The findings of the Royal Commission into Misconduct in the Banking, Superannuation and Financial Services Industry could play into the hands of robo-advice, reckons Ted Richards, the former AFL great turned director at Australian robo-advice platform Six Park Asset Management.

“The royal commission has been sad for certain parts of Australia, but a fantastic opportunity as well,” the former Essendon Bombers and Sydney Swans player says. “We’ve been able to receive a lot of attention off the back of the (Hayne) inquiry.”

Richards expects Commissioner Kenneth Hayne’s report and its ramifications to upset the traditional advice delivery model.

“Robo-advice really grew in the US on the back of the financial crisis in 2008, where there were people overpaying for underperformance,” Richards says. “There wasn’t that real shake-up in Australia, with banks being quite resilient at the time, and we think this royal commission could be the shake-up in the industry that the US experienced a decade ago.

“We think it will create an awareness of what people are paying and what they’re getting in return.”

This doesn’t mean the adviser will disappear altogether, Richards says, and in some cases planners will be able to use robo-advice to attract more clients and upscale them.

“I don’t think robo-advice is going to be everything to everyone,” he explains.  “But I look to the US, where it’s very entrenched, and it certainly can complement what the adviser does. It has the ability to attract and engage potential clients at a lower price point than what a human adviser might consider a potential client.”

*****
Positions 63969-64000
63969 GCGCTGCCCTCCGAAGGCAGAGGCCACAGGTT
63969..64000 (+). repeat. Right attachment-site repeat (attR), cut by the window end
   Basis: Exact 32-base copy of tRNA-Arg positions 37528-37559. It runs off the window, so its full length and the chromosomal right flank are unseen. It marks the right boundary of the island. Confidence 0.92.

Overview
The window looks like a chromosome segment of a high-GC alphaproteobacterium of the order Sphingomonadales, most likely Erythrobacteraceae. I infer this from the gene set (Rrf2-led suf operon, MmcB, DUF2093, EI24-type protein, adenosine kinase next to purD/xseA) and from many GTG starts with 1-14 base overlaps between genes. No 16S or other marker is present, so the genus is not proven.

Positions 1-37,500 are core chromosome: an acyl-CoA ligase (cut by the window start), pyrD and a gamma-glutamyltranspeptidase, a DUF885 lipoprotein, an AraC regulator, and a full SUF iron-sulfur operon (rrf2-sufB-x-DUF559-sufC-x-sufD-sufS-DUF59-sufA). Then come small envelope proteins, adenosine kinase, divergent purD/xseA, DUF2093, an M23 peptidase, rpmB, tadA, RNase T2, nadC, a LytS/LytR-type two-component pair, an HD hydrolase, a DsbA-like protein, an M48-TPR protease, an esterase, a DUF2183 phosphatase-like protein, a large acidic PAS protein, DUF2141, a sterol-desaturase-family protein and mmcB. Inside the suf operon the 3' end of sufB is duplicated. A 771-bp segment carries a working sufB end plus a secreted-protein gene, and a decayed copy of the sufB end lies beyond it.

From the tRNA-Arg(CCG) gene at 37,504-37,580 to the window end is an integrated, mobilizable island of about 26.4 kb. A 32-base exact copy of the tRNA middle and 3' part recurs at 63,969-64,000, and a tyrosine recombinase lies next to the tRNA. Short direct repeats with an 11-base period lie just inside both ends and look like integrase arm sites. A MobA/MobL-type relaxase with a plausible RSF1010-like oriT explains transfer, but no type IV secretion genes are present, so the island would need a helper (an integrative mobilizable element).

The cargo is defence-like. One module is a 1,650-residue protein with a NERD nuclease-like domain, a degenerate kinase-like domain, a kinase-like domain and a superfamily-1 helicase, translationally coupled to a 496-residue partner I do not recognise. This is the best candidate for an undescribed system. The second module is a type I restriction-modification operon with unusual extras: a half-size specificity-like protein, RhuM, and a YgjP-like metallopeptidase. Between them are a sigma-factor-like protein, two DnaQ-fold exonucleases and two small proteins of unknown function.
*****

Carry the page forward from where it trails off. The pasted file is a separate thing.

Six Park, for example, is looking to produce a business-to-business, white-label robo-advice product that advisers can use to attract clients in their own practice.

“This can increase the number of clients into their sales funnel and when those clients have an investable amount, they become a premium client, or that face-to-face client,” Richards says.

Many advisers report an interest in robo-advice from their clients’ children, he adds, who may not have as much money to invest.

A Six Park client needs a minimum of $10,000 to invest (the average is $80,000). After they fill out a risk-assessment form to create a risk profile, they are given recommendations across one of five portfolios covering seven asset classes – Australian equities, international equities, emerging markets, infrastructure, property, bonds and cash.

Richards says most returns have been stellar – over the last 12 months, for example, the growth portfolio has hit 14.5 per cent – but declined to reveal total funds under management.

In addition to automating tedious planning tasks, the big appeal of robo-advice is its ability to remove investment bias, Richards says.

“We had a lot of people wanting to talk to us about Bitcoin and we just had to remind clients that it’s outside our circle of confidence and to stick with a plan and with the process,” he says.